A number of companies make dry systems. The one shown here, RainEscape by the Trex company, is simple to install, as long as you are careful to seal every possible leak with the system’s special tape. RainEscapes installs on top of the joists, prior to install decking. This allows you to finish the underside of the joists (which is the ceiling of the patio below) in most any way you want. Other types are attached to the underside of the joists, after the decking is finished. That type pretty much finishes the underside of the joists by itself.
With RainEscapes, buy a downspout and a trough panel for each bay in your framing. Panels of various lengths are available.
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This article shows the installation basics for creating waterproof troughs that run between joists and empty into the system’s dowmspouts. If your deck has unusual angles, oddly-spaced joists, railing posts inside the framing, or other complications, you may have to cut pieces to fit, but the approach is pretty much the same: Install sheets and downspouts so that water flows downhill to the downspout, then completely cover all seams with the butyl tape.
First, install the downspouts. These are made to fit between joists spaced 16 inches on center if positioned in one direction; if your joists are 12 inches on center, simply face the downspouts the other direction. Check that the downspouts’ funnels will extend down at least 1 inch into the gutter you will install. The downspouts are 10 inches tall, so they fit well with 2x10 joists. If your joists are smaller, cut the funnels as needed, so they extend. If you have 2x12 joists, use extenders. Cut out a panel along the perforation, using a utility knife or simply ripping by hand. Position a downspout in each framing bay at the end where you will put the gutter, and staple them in place.
2. Unroll a trough panel and fold it in half lengthwise, pressing to create a crease; this will help create a trough for the water to travel along. Slip the panel under your ledger flashing as far as possible, and drive a staple or two to hold it in place.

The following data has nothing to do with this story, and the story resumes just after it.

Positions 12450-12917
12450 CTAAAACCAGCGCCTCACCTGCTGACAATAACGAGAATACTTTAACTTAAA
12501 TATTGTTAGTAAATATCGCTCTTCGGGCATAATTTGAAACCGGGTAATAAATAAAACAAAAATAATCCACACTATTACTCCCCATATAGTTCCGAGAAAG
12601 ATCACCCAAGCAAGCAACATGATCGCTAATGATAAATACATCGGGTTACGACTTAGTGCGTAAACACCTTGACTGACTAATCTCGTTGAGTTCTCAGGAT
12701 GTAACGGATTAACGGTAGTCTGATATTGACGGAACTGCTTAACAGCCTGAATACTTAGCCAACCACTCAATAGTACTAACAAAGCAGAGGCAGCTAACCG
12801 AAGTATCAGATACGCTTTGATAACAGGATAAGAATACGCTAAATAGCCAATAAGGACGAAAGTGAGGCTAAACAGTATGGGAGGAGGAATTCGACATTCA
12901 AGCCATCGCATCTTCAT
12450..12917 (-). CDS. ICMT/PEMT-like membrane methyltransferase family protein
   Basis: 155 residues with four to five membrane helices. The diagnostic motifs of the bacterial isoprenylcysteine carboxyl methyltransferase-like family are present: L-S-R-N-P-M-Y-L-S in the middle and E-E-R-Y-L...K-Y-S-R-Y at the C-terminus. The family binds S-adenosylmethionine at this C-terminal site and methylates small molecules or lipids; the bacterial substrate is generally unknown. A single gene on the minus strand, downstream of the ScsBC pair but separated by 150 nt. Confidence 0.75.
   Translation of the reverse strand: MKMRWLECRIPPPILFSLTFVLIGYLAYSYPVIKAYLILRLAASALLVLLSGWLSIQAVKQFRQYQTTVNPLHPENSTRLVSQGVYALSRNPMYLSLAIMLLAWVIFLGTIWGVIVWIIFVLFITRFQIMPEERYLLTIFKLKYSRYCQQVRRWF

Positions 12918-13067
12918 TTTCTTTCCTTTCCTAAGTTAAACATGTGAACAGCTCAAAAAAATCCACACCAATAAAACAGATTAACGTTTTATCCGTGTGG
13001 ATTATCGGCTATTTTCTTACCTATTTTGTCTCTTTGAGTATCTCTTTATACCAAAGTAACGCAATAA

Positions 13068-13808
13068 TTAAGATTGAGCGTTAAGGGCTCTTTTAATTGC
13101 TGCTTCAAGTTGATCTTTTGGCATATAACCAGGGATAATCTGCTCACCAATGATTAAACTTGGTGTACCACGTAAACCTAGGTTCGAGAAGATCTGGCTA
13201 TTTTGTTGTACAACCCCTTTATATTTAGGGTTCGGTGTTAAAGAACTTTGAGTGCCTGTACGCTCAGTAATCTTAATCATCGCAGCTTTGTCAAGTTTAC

3. Unroll the panel and staple it on one side with its edge flush with the edge of one joist. Pull the panel taut as you work. When you reach the downspout, tightly reverse-roll it to remove its roll “memory,” then cut it to length so its end falls near the center of the downspout hole.
4. Staple the other side of the trough panel. Follow the guide line on the panel; this will automatically create a slight slope for water to run down. Continue installing trough panels.
5. At an angle or another place where the downspout is not at the end of the framing, cut and staple short trough pieces. They should be sloped in their centers and cut so that water flows down onto the longer trough piece.
In some difficult-to-tape places, you may choose to use butyl caulk instead of, or in addition to, the tape. You’ll need to carefully apply a continuous bead under between two trough panels, or between the flashing and a panel.
6. Use a pair of scissors or shears to cut away any excess overlapping trough material. Starting at the house and working toward the downspouts, apply the special butyl tape provided with the system by removing paper backing as you unroll it. Work carefully to keep the tape from wrinkling, and press it firmly in place so it forms a tight seal at all points. Then apply the tape along the other end of the system, on the other side of the downspouts. Apply flat, then make any slits needed so the tape can lie flat. Press all the pieces smooth and tight. If you are unsure of a joint, apply more tape on top.
7. If you will install lighting, a fan, or other ceiling elements, you can do so now. The system will keep them dry.
8. Install your gutter system—any type is fine--- so that all the downspouts empty into it. The gutter should be sloped slightly for water runoff, and connected to gutter downspouts as with any gutter installation.